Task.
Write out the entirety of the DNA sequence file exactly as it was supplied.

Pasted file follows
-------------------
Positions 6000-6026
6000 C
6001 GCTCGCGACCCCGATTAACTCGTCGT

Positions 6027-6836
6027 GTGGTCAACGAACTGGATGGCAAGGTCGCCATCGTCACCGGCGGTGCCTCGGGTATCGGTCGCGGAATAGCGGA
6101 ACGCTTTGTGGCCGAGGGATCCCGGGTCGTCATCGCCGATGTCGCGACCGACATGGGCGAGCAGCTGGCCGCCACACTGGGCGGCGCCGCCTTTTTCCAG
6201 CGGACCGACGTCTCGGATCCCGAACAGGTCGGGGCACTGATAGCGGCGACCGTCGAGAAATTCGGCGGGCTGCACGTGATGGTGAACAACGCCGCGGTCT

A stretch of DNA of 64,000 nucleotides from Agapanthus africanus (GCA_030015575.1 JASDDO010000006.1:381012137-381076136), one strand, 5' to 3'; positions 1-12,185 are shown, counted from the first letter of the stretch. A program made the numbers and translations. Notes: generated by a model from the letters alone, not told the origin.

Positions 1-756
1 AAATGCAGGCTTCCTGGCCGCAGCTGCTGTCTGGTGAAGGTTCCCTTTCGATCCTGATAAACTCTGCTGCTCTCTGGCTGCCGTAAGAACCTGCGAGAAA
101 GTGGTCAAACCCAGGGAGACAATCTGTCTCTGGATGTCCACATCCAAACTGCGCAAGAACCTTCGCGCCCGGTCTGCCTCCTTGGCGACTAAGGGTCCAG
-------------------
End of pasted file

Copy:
Positions 6000-6026
6000 C
6001 GCTCGCGACCCCGATTAACTCGTCGT

Positions 6027-6836
6027 GTGGTCAACGAACTGGATGGCAAGGTCGCCATCGTCACCGGCGGTGCCTCGGGTATCGGTCGCGGAATAGCGGA
6101 ACGCTTTGTGGCCGAGGGATCCCGGGTCGTCATCGCCGATGTCGCGACCGACATGGGCGAGCAGCTGGCCGCCACACTGGGCGGCGCCGCCTTTTTCCAG
6201 CGGACCGACGTCTCGGATCCCGAACAGGTCGGGGCACTGATAGCGGCGACCGTCGAGAAATTCGGCGGGCTGCACGTGATGGTGAACAACGCCGCGGTCT

A stretch of DNA of 64,000 nucleotides from Agapanthus africanus (GCA_030015575.1 JASDDO010000006.1:381012137-381076136), one strand, 5' to 3'; positions 1-12,185 are shown, counted from the first letter of the stretch. A program made the numbers and translations. Notes: generated by a model from the letters alone, not told the origin.

Positions 1-756
1 AAATGCAGGCTTCCTGGCCGCAGCTGCTGTCTGGTGAAGGTTCCCTTTCGATCCTGATAAACTCTGCTGCTCTCTGGCTGCCGTAAGAACCTGCGAGAAA
101 GTGGTCAAACCCAGGGAGACAATCTGTCTCTGGATGTCCACATCCAAACTGCGCAAGAACCTTCGCGCCCGGTCTGCCTCCTTGGCGACTAAGGGTCCAG